Also during that eventful week, Masdar and partners signed an agreement to develop solar photovoltaic facilities with a capacity of nearly 1.2GW in Indonesia. The partners include Singapore’s Tuas Power, France’s EDF Renewables, and PT Indonesia Power. The companies intend to assess the development of renewable energy in Indonesia for export to neighboring Singapore.
On January 19 during Sustainability Week, Masdar announced that it has signed an agreement with Cosmo Energy Holdings Co., one of Japan’s largest energy companies, to explore the development of renewable energy initiatives, including offshore wind projects, in Japan.
Today, Cosmo Energy is engaged in the development, import, refining, storage and sale of crude oil, and the production and sale of petrochemical products.
But Japan, the world’s fifth biggest emitter of the greenhouse gas carbon dioxide, is targeting net-zero emissions by 2050.
Hiroshi Kiriyama, representative director and Group CEO of Cosmo Energy Holdings, said, “Japan’s decarbonization is accelerating and all companies have been asked how to develop required technologies in the future decarbonized society. The collaboration with our longstanding partner Masdar, one of the leading companies in this field, provides wonderful opportunities to advance this initiative.”
Masdar CEO Al Ramahi said, “The UAE and Japan share common objectives on carbon reduction and climate action and we expect this MoU to help in accelerating Japan’s energy transition and support sustainable economic growth. This initiative also represents an opportunity for Masdar to expand its presence in Asia, a market that is of key strategic importance for us.”
January 19 was a big day for deals at Sustainability Week. On that day, Masdar and the French multinational utility ENGIE signed a collaboration agreement with Fertiglobe, the strategic partnership between the Dutch company OCI N.V. and the Abu Dhabi National Oil Company, the world’s largest seaborne exporter of urea and merchant ammonia.
Under the agreement, the companies will look to co-develop a globally cost-competitive green hydrogen facility in the UAE, with a capacity of as much as 200 megawatts, to support the production of green ammonia.
Fertiglobe CEO Ahmed El-Hoshy sees expansive economic opportunities offered by green ammonia. “Ammonia is the dominant energy carrier for hydrogen,” he said at the signing ceremony. “With green hydrogen seen as essential to support decarbonization of industry, food, transport and energy, there is a huge opportunity for green ammonia to deliver green hydrogen all over the world to fuel the clean economy and meet growing demand for renewable sources of clean energy.”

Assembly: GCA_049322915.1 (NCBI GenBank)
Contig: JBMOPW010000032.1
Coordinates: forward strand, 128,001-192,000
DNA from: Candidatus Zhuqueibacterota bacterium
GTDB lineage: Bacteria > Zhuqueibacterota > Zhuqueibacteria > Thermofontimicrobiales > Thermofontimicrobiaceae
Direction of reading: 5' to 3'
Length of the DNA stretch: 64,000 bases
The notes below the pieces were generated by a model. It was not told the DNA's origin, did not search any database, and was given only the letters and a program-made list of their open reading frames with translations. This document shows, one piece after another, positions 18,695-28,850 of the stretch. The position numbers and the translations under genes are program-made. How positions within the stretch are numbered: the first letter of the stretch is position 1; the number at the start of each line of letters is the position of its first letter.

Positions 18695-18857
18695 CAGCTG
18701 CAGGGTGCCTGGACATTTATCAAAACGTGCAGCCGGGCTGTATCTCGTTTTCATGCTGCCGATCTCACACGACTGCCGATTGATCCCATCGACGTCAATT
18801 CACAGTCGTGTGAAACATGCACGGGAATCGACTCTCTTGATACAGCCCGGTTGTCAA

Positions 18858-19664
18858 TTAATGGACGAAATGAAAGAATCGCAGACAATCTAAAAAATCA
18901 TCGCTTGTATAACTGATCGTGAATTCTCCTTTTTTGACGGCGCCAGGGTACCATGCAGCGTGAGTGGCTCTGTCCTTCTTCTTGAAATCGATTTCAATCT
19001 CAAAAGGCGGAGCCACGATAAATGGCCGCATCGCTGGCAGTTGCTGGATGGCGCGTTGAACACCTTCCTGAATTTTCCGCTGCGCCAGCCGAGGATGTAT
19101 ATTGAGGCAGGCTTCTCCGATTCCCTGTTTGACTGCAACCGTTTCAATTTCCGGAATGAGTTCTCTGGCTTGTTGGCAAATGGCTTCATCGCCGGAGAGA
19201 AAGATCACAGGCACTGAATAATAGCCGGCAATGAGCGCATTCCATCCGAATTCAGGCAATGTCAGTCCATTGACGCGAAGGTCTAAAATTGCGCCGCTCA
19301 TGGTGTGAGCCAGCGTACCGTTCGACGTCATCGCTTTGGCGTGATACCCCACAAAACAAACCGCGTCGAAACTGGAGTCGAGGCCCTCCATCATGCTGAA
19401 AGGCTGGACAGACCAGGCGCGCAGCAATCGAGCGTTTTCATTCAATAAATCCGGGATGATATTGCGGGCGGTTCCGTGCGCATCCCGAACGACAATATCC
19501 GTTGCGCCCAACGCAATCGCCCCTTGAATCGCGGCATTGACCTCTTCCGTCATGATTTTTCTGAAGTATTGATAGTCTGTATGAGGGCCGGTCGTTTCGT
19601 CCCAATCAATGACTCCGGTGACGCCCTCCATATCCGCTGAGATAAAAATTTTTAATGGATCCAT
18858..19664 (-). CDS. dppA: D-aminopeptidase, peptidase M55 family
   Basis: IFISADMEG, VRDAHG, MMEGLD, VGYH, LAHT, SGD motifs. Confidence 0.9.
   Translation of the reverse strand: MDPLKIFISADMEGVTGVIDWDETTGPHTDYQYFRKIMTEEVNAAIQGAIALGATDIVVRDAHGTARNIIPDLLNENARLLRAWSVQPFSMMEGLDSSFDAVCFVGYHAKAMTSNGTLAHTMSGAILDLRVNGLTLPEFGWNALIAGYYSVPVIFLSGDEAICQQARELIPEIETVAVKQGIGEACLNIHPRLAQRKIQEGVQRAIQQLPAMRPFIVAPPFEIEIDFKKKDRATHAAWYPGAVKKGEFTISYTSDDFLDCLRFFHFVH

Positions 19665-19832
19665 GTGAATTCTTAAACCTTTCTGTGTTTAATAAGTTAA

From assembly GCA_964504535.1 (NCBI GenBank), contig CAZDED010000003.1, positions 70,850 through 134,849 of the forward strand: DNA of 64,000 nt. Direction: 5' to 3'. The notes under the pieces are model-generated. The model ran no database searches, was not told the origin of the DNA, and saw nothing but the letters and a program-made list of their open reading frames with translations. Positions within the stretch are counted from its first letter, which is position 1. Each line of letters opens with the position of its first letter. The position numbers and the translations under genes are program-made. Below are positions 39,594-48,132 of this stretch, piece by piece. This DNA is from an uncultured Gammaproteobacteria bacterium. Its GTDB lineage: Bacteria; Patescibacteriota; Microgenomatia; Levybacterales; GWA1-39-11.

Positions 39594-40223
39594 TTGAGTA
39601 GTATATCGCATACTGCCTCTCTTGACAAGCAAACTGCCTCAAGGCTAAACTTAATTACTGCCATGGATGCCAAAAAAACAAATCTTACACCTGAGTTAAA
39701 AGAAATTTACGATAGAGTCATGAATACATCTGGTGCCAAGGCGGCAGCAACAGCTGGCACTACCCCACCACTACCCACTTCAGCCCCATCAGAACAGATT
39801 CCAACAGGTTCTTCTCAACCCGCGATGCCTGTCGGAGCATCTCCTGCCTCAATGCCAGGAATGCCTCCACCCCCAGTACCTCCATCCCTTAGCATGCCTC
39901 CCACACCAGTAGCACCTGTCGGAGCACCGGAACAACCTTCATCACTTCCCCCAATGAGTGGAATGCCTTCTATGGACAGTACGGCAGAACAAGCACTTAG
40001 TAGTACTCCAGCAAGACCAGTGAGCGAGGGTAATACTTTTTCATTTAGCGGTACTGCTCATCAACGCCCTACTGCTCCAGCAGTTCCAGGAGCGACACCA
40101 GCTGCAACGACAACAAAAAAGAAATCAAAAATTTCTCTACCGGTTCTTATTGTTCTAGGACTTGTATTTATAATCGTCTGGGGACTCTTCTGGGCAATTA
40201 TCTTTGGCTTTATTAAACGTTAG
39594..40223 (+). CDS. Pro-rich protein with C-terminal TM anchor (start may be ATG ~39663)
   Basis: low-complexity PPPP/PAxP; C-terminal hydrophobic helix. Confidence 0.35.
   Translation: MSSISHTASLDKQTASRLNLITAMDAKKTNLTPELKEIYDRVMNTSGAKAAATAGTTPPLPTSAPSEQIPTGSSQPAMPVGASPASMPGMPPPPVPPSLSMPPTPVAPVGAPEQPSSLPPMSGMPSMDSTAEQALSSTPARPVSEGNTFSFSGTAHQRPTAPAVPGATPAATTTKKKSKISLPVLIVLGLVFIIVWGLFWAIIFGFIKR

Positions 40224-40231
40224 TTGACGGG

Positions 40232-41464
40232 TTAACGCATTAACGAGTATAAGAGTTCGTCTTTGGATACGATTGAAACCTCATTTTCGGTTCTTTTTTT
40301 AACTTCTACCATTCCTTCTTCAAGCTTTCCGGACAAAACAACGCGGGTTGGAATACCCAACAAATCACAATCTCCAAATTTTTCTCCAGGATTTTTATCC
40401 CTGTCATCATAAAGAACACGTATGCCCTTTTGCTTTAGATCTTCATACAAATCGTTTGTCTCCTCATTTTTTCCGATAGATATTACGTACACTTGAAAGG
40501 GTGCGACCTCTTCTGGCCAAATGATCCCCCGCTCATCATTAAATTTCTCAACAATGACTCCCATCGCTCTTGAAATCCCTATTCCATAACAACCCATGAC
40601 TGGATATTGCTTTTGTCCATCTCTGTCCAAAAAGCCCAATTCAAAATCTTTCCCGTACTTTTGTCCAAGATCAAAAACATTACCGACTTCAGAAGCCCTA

Green ammonia, produced from renewables such as solar and wind instead of natural gas, is considered an ideal carrier to store and transport hydrogen, and can help decarbonize multiple sectors which together account for 90 percent of current global greenhouse gas emissions, Masdar said in a statement. Green ammonia is also an alternative fuel in its own right.
All during the past year, the drumbeat of partnership creation continued for Masdar and Abu Dhabi. For instance, in December 2021, it was announced that the state-owned Mubadala Investment Company, which owns Masdar; the Abu Dhabi National Energy Company PJSC; and the Abu Dhabi National Oil Company will partner under the Masdar brand, creating a new global clean energy powerhouse.
The expanded entity will increase investment in renewable technologies, including offshore wind, with a 2030 production target of 50GW of clean energy, enough to power approximately 35 million homes.
Today, Masdar is active in some 40 countries, including the UAE, Jordan, Saudi Arabia, Mauritania, Egypt, Morocco, the United Kingdom, the United States, Australia, Serbia, India, Indonesia, Uzbekistan and Japan.